How long should one take GlyNAC?

When the supplementation is discontinued, the biomarkers for aging go back to their baseline. These data suggest that long-term supplementation with GlyNAC may be beneficial for older adults.

Should younger adults supplement with GlyNAC?

There is no safety data on younger adults, and no evidence that GlyNAC supplementation is necessary. The building block amino acids — glycine and cysteine — are made by the body naturally.

The best way to ensure adequate mitochondrial function in younger adults is to eat a well-balanced diet of whole foods, which promote a diverse microbiome capable of extracting essential micronutrients.

Incorporating fermented foods like kefir, kimchi, yogurt, kombucha, sauerkraut, and miso provides the live microbes (probiotics) necessary for good gut health.

In addition, eating a diet rich in prebiotics, such as fruits, vegetables, barley, oats, whole grains, and soybeans, provides the microbes with the soluble fibers so important to fermentation and micronutrient extraction.

What supplements make sense for older adults to take?

While the best way to get enough vitamins, minerals, and antioxidants is to eat a well-balanced diet rich in whole foods, however in some cases, even the best diet may not provide enough essential nutrients. Therefore it is essential to consult with a healthcare provider or a dietitian, which nutrients may be lacking in your diet and can be potentially beneficial if supplemented.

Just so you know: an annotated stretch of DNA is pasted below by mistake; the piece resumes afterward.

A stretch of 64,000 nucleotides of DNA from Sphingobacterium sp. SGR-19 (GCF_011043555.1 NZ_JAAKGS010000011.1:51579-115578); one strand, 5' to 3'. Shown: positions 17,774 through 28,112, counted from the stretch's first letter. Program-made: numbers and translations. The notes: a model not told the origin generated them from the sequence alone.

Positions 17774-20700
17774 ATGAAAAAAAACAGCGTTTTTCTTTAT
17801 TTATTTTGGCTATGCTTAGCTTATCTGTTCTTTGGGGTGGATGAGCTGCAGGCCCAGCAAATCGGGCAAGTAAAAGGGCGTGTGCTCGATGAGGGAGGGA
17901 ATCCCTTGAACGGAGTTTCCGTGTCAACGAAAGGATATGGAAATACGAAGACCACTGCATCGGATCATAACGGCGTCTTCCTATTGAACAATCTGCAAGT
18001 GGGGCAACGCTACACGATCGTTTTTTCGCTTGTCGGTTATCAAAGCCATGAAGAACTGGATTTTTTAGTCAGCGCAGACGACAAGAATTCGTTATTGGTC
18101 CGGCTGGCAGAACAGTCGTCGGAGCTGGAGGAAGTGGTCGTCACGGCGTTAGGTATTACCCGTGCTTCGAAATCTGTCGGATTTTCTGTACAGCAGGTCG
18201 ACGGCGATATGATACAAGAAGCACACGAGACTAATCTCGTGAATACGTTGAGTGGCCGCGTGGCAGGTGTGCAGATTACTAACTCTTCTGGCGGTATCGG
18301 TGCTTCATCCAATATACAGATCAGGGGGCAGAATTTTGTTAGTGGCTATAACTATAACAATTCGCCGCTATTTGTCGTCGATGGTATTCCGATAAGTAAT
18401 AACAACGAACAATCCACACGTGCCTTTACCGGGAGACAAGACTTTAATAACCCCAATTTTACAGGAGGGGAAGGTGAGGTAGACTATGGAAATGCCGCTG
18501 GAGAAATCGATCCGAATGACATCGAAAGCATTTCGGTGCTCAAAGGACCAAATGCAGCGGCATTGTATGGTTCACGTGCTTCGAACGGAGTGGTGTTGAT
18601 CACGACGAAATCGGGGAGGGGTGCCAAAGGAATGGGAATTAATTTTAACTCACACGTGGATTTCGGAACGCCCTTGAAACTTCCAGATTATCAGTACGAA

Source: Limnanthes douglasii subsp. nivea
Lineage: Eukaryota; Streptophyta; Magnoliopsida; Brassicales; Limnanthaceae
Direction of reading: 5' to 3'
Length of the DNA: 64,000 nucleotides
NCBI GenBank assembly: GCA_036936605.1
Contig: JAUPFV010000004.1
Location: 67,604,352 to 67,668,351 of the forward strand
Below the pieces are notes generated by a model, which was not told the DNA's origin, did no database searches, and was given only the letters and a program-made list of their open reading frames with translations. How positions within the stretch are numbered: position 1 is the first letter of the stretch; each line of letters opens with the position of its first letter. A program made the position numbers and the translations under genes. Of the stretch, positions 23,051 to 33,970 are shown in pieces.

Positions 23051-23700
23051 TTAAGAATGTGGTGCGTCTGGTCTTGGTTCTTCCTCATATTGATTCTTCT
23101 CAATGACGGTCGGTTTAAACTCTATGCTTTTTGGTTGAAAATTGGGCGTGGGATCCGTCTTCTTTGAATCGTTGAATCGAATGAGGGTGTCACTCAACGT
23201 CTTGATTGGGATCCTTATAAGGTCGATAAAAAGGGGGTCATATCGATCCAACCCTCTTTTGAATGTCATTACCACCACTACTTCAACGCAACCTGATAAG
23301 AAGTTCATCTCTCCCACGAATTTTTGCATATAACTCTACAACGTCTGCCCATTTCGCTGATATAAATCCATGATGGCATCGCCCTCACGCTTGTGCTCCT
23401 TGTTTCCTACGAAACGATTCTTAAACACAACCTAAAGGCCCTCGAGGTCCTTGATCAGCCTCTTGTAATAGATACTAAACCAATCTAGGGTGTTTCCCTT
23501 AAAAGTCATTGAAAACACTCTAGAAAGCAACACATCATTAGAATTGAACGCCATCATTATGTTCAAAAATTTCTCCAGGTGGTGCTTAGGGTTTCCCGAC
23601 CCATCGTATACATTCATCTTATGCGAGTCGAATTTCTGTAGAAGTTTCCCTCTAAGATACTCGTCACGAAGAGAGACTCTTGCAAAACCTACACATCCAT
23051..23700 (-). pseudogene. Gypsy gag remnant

It is important to be aware that GlyNAC products include the ingredient N-acetyl-cysteine (NAC), which is excluded from the definition of a dietary supplement as it is an approved drug compound.

In 2022, the FDA released updated guidance for the industry, informing them of their decision to exercise enforcement discretion with respect to the sale and distribution of products that contain NAC, such as GlyNAC.

Additionally, the agency has updated their 2023 fall/winter agenda to include a review of literature on NAC safety studies. If there is sufficient evidence, the agency might update the status of NAC and products containing NAC in the near future, allowing for such products to be legally sold as dietary supplements.